Saturday, 28 April 2012


Well, we're actually back home and have been for AGES, so the lazy boy is only now getting round to writing this up. (I had work to go to and things to do, so I haven't had time.) Excuses, excuses, I think I'll sack him.  (You can try, but if you do no-one will be able to read your adventures).  Oh alright then, just get a move on. (Yes sir!)

First a word about seeing the world on our travels.  Ann and Alan had to move around the bus so that everyone would get a turn at the front.  The rule was that everyone should move two rows clockwise.  All well and good except for the party of there who didn't know up from down and kept wondering why they seemed to be causing mayhem, cos they went the WRONG way.  Well, anyway, it mattered little to me, there was usually space between the armrest and the window for me to sit, and sometimes Lily too, and that suited us just fine.

As you can see, it gave us a good position to see the world and to wave at everyone.  People would look up at us from their cars and point, a bit rude I suppose, but the children liked us a lot, and wanted to take us home.  Alan wouldn't let us go home with any of them, which is probably wise as I don't think we'd ever get back. (Sadly, no you wouldn't. Much as we were very sad that the children seemed to have nothing, we couldn't let you go with them.)  
You can see how close Ann was to us in this photo.  It was a very big bus and cool and comfortable too. (Amazingly, sometimes too cool.)

From our vantage point we really could get a good view of everything, including the mad drivers.  There were occasions when I leapt backwards into Alan's lap when things got too scary, but by and large things were fine.

On the way to Jaipur we did see some interesting things. We were travelling through the semi arid region when suddenly we ground to a halt and the guide said "Quick everyone get off, you can get a few pictures."  What of I wondered, and we were at the back of the bus so it was quite a struggle.  This is what all the fuss was about. Camels and lots of them.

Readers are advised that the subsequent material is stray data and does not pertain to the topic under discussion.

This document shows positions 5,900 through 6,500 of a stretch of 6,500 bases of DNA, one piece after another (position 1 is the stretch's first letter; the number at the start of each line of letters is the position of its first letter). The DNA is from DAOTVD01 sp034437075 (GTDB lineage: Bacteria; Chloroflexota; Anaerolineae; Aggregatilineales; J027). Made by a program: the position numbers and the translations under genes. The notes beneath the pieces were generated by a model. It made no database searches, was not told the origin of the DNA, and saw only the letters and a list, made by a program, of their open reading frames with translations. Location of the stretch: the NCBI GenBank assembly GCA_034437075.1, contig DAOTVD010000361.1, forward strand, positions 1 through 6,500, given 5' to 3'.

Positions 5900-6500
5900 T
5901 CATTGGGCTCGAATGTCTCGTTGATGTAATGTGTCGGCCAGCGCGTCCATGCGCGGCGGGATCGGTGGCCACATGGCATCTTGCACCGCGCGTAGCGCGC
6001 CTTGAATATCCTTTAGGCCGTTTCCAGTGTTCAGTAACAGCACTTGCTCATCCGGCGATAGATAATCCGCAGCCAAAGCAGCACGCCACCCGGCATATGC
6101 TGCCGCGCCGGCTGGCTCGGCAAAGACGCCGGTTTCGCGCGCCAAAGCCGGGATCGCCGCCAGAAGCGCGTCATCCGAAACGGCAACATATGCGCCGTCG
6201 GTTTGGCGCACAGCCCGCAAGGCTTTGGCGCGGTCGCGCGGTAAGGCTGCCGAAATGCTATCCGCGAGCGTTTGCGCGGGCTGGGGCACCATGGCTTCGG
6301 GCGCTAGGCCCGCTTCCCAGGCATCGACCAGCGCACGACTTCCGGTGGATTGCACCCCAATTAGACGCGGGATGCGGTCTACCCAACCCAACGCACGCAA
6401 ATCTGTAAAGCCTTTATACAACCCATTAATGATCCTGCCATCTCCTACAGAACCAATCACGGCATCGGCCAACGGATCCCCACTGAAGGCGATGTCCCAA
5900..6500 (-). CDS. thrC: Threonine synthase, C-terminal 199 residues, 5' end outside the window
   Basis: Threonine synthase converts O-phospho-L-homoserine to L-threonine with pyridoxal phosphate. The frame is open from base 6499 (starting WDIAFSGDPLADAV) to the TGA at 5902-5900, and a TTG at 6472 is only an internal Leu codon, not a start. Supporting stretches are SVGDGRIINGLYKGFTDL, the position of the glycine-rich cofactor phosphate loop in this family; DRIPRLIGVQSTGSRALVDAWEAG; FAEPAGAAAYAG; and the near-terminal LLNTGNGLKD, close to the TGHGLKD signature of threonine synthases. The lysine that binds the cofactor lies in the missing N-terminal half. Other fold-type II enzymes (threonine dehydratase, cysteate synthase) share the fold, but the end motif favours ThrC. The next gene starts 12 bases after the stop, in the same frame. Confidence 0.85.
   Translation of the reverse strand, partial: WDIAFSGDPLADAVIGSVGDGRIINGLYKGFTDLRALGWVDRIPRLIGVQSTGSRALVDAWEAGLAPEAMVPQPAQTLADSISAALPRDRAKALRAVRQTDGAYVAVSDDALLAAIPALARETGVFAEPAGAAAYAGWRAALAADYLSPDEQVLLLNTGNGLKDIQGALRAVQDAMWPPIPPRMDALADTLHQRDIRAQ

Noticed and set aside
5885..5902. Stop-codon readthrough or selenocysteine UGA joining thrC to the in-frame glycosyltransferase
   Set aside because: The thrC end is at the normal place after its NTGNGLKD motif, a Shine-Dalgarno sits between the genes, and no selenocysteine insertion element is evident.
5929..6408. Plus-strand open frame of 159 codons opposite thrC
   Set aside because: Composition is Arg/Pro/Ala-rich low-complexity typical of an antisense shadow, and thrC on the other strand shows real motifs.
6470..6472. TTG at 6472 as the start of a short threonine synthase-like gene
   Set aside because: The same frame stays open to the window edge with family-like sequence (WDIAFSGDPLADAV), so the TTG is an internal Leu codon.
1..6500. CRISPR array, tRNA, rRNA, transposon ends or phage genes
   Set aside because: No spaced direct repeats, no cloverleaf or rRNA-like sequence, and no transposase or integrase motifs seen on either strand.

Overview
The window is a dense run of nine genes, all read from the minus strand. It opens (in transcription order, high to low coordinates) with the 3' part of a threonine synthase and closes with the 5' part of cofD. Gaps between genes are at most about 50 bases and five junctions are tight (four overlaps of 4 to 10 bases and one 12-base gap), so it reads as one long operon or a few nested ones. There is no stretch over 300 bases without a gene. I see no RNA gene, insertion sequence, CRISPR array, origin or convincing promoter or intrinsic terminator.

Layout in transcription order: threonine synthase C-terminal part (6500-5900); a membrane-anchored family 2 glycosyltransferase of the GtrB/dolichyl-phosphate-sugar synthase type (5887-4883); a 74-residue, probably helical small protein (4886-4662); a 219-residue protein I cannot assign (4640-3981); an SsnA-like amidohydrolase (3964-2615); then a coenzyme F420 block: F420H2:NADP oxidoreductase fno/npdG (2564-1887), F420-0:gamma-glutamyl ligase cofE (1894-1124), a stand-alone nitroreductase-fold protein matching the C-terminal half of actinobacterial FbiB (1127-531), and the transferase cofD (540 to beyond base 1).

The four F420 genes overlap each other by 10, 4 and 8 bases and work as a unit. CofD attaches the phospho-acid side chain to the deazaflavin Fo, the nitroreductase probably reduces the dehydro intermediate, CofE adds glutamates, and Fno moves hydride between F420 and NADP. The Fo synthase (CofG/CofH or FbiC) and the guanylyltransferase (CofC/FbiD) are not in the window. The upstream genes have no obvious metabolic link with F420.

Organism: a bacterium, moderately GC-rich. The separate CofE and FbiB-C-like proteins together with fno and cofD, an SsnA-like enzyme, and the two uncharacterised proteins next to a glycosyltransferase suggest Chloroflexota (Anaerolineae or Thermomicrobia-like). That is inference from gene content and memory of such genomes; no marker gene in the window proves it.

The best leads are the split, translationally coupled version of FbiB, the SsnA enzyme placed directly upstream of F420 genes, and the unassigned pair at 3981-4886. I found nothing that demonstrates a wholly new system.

They were striding along, filling the road and once they'd passed us the whole heard started to feed on a neem tree.  The locals weren't impressed, but I thought they looked funny - the camels not the locals (I'm sure they thought the same of you!)

Get on with it Alan, we haven't reached Jaipur yet.  It was quite a long way and the scenery was flat and brown, though there were lots of fields where the wheat had just been mown.  So on we trundled until we came to a level crossing.  It was a single lane road, but that made no difference.  Mintu, our driver was quite legally sitting in the normal position on the road and this lorry pulled up behind us.  The lorries are quite amazing with home made bodies and cabs.  The box above the cab is often filled too, with people, though not on this occasion.

While we waited for the train our single carriageway became three lanes in each direction - that is three lanes facing three lanes.  When the train passed it took ages to sort out who was going where, lorries 'n buses 'n cars 'n bikes 'n carts all trying to get into the same space. Amazingly, there were no accidents and we soon were on our way to Jaipur.

 After depositing our cases in our hotel and grabbing some lunch we headed out for a tour of the city, and it's quite a scary place with cars darting everywhere along with tuc-tucs and rickshaws and bikes - the usual stuff, and we were getting quite blasé about it all.

First we went to the Royal Palace, a huge pile of a place with some interesting things to see, like the peacock gate, which is very splendid, but you'll have to look at Alan's website to see it.  We saw a sssssnake too, with a man playing a pipe to get it to rise up in front to him.  The man said we should sit down beside him as the snake was not dangerous - you can believe that if you like, but I couried down in Alan's bag just in case he was daft enough to go there. (I was only a little tempted, but then we had to move on.) Oh good, but you see, he's not entirely trustworthy is he?

Well, we saw the armoury and the lovely clothes exhibition and then I got my photo taken at last - but yes you guessed it - ANOTHER HOT ROCK to sit on. (Look, you don't have to keep going on about it, you're back home and you survived the experience.) All I can say is it wasn't your bot was it? (True, but I tried to wait until it wasn't too hot.)  Ha, a likely story.

Anyway, having seen the place we walked across the road to the observatory, and it was fascinating.  They had one sundial there that was accurate to 20 second and another that is accurate to 5 seconds.

That would be astonishing to-day, but these things were built hundreds of years ago without any computers.  In the pictures left and right of this we're sitting on an obscure thing to do with the moon.  Below we're sitting below my star sign - Indian style.  All this work was done so that the astrologers could produce even better horoscopes - what a waste of effort, but interesting all the same.

To-morrow we'll have another look at Jaipur including the incredible rickshaw ride.

Bye for now,


  1. Hi Jock,

    Wow, you certainly are a world traveler, and you're just a newborn.

    It looks like you will have to train Alan, he sure needs lots of help. Humans!

    Hugs ♥

  2. Good grief, has he still not learned that boiled bear behind is not a pleasant thing?!



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